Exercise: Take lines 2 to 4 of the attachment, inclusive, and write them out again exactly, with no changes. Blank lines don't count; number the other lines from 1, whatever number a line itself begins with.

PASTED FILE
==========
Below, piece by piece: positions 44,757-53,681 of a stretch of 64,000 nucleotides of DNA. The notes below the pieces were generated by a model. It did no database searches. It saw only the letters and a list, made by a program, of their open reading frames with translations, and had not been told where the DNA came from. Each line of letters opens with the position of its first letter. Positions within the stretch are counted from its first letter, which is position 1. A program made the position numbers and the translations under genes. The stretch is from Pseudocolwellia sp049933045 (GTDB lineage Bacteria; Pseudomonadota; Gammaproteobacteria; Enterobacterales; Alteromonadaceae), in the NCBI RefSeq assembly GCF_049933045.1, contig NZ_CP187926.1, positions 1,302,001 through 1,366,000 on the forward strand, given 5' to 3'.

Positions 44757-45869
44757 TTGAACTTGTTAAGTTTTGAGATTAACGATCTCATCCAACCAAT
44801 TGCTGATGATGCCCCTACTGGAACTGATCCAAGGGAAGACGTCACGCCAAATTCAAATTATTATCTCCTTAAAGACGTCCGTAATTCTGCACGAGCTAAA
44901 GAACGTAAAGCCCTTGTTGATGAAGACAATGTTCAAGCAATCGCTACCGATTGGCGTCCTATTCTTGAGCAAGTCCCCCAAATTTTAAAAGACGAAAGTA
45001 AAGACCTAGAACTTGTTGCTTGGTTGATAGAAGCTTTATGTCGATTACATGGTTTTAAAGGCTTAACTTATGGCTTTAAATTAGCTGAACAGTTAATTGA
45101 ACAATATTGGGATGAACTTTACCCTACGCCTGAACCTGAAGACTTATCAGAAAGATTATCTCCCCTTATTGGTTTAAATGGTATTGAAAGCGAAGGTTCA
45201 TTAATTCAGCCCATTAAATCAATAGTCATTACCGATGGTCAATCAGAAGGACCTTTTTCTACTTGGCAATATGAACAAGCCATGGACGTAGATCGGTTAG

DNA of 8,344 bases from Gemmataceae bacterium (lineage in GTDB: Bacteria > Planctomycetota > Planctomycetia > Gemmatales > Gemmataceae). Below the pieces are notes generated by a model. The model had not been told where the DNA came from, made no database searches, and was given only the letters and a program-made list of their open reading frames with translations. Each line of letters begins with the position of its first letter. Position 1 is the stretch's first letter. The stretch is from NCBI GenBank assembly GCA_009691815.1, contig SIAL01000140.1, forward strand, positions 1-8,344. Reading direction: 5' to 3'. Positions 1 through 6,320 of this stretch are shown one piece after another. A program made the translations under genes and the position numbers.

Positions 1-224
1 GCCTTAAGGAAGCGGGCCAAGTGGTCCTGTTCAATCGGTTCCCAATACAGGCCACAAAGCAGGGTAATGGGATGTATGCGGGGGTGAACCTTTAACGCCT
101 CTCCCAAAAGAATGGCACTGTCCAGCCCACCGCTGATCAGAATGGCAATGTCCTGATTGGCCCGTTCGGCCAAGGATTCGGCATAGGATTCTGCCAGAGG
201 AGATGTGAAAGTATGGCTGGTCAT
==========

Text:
Positions 44757-45869
44757 TTGAACTTGTTAAGTTTTGAGATTAACGATCTCATCCAACCAAT
44801 TGCTGATGATGCCCCTACTGGAACTGATCCAAGGGAAGACGTCACGCCAAATTCAAATTATTATCTCCTTAAAGACGTCCGTAATTCTGCACGAGCTAAA